Congratulations to the four successful project teams.
The Person and Family Centred Care Passion Projects initiative was launched in September 2016 during Person and Family Centred Care Week. The system was created as a direct response to consumer and carer feedback, to ensure feedback translates into programmatic quality improvements. Annually four project teams from the Women’s and Children’s Health Network will be granted funding, up to $5000, to work in partnership with consumers and carers to make positive service changes.
The Person and Family Centred Care Passion Projects are funded by the Friends WCH Inc.
The concept is still the same as last year which is to provide financial support to projects which will lead to solution-focused, quality improvement initiatives that embed the four pillars of the WCHN’s Person and Family Centred Care Charter, namely to:
- Treat consumers and their families with dignity and respect
- Communicate information clearly and openly with the consumer
- Actively involve consumers in the decision making
- Be positive and kind.
A key requirement of the program is that consumer or carer representatives are involved in the design and implementation of each project completed within a six-month period and evaluated by the 30 June 2018. The Community Engagement Division provides consultancy and oversight.
This year the Friends are pleased to announce the four successful projects
1/ Culturally appropriate antenatal physiotherapy education session. Women’s Physiotherapy. Allied Health.
Back/pelvic pain has been shown to affect up to 80% of women during pregnancy. Women who identify as Aboriginal or Torrens Strait Islander (ATSI), who are referred to education classes rarely attend this group session. No reliable and robust attendance data exists for this group.
This project aims to define and establish a session outline (via consumer focus group with Aboriginal Midwifery Intensive Care involvement) for a culturally appropriate group session for ATSI women experiencing back and/or pelvic pain in pregnancy, and then to pilot this session over 2-3 consecutive months and evaluate consumer satisfaction with the session. Focus group discussion will aim to define what format this education is best delivered in, the location and time/length of the session, as well as the content.
2/ My Space. Helen May House. Child and Adolescent Mental Health Services (CAMHS)
Helen Mayo House (HMH) is an acute statewide inpatient unit that provides services for mothers and their families who have significant mental health problems in the postnatal period.
This consumer collaboration project aims to develop warm, comfortable and relaxing bedroom spaces for inpatients at HMH.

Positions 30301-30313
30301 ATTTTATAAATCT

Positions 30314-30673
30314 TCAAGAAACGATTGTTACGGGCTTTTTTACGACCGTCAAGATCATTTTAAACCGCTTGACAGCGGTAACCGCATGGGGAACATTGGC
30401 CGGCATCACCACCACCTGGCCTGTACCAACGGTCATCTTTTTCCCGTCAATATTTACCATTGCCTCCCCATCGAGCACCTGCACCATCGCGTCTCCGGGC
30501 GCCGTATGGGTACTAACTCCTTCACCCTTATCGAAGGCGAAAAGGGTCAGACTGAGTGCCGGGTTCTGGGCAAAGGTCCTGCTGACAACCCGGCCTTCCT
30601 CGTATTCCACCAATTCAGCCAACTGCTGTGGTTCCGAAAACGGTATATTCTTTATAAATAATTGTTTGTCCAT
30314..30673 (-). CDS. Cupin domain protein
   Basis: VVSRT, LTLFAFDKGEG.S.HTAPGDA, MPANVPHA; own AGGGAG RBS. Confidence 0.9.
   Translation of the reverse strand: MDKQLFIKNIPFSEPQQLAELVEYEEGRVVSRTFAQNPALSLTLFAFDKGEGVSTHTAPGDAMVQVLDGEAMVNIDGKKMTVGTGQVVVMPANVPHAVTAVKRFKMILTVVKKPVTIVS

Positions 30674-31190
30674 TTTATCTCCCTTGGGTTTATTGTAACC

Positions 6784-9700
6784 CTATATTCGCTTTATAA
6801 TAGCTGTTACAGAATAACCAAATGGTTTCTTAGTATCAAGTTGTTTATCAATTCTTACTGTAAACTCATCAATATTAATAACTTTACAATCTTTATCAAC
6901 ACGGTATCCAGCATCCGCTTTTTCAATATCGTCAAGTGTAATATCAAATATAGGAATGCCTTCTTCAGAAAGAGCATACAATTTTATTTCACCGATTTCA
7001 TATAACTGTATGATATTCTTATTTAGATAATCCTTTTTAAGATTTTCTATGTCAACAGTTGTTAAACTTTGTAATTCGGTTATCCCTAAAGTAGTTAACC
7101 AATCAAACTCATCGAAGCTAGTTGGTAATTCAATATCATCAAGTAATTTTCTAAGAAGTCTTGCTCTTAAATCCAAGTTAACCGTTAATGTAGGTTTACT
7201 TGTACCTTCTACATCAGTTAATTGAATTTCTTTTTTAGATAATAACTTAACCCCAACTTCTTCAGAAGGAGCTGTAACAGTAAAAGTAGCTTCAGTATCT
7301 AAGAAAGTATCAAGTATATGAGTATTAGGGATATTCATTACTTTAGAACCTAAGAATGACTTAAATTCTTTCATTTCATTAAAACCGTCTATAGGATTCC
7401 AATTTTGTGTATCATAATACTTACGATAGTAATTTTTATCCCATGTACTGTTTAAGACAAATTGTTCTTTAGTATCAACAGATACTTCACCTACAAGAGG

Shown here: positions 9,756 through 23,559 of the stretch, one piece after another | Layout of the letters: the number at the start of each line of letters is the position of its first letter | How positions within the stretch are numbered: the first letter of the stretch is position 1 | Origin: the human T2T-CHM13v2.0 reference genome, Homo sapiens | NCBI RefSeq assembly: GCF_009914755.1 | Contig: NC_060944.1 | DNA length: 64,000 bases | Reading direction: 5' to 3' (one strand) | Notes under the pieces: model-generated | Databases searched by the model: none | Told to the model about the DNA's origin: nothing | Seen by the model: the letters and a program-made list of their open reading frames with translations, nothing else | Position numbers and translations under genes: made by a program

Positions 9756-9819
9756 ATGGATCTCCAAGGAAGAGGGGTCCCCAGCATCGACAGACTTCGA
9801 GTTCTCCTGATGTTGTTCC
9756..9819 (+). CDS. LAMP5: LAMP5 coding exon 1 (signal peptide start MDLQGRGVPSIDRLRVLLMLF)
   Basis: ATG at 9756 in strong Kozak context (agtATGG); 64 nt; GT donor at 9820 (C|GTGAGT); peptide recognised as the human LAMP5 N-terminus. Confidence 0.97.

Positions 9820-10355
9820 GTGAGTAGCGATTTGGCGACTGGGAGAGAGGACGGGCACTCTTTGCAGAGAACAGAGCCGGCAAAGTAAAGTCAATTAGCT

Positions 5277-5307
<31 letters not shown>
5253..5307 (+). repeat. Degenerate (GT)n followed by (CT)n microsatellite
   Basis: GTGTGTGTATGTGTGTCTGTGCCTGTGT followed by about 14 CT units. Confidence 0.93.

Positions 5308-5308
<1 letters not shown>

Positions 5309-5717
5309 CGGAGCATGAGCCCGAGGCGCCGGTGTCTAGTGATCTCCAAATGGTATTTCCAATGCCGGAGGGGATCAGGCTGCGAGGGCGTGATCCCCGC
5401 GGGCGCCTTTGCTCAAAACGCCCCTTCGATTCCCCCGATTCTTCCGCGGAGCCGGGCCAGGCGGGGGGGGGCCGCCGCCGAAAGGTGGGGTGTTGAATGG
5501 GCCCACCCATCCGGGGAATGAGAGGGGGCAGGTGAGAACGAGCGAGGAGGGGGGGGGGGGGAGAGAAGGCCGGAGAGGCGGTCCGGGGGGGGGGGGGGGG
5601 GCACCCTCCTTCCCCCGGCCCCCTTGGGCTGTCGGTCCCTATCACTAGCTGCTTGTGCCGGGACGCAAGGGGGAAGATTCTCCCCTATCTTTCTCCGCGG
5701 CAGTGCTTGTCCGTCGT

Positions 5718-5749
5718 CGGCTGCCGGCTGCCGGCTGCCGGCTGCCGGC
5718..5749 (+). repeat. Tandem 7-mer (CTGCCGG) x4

The project will develop bedroom packs that help create richer therapeutic environments for inpatients and their families with postnatal mental health needs.
The project will aim to provide a more modern, comfortable, appealing home like environment for each bedroom by providing some of the listed examples as chosen by consumers. They include
new quilt covers, music choices for relaxation and enjoyment, aromatherapy diffusers and oils, art for the bedroom walls, audio books and mindfulness journal tools.
3/ Virtual Reality Distraction During Minor Procedures. Medical Day Unit. Peadiatric Medicine.
Minor invasive procedures such as blood draws, cannula insertion and catheter insertion can be extremely stressful for children, their family members/ carers and staff. While these procedures are not generally associated with large amounts of pain, the anxiety leading up to, during and following the procedure can be challenging and overwhelming for all involved. Regular repeated procedures in childhood can impact the development of the central nervous system and have been demonstrated to decrease pain tolerance, increase anxiety and heighten pain responses into adulthood.
The aim of this project is to evaluate the use of the Samsung Gear VR virtual reality technology as a distraction tool for children, aged between five and seventeen years, during procedures in the Dialysis/Medical Day Unit of the WCH. Evaluations will occur over a three month period and will involve the completion of surveys by the child, family members and staff following the use of the VR technology.
4/ “What About Us” Youth Homelessness Project. Metropolitan Youth Health Services. Youth, Women’s Safety and Wellbeing Services.
Currently in South Australia on any given night there are estimated 1500 young people experiencing homelessness – young people living rough on the streets., in shelters or in other temporary and often unsafe accommodation.
The “What About Us” project will create a new and safe space for young people within the Baptist Care Shelter. The space will incorporate a mural designed and created by young people reflecting stories, determination, resilience and hopes for the future. The young people can add their story to the mural, take on a project management role or contribute ideas and imagination. The project provides an opportunity for young people to build positive relationships with their peers and health providers, embrace their strengths and promote resilience.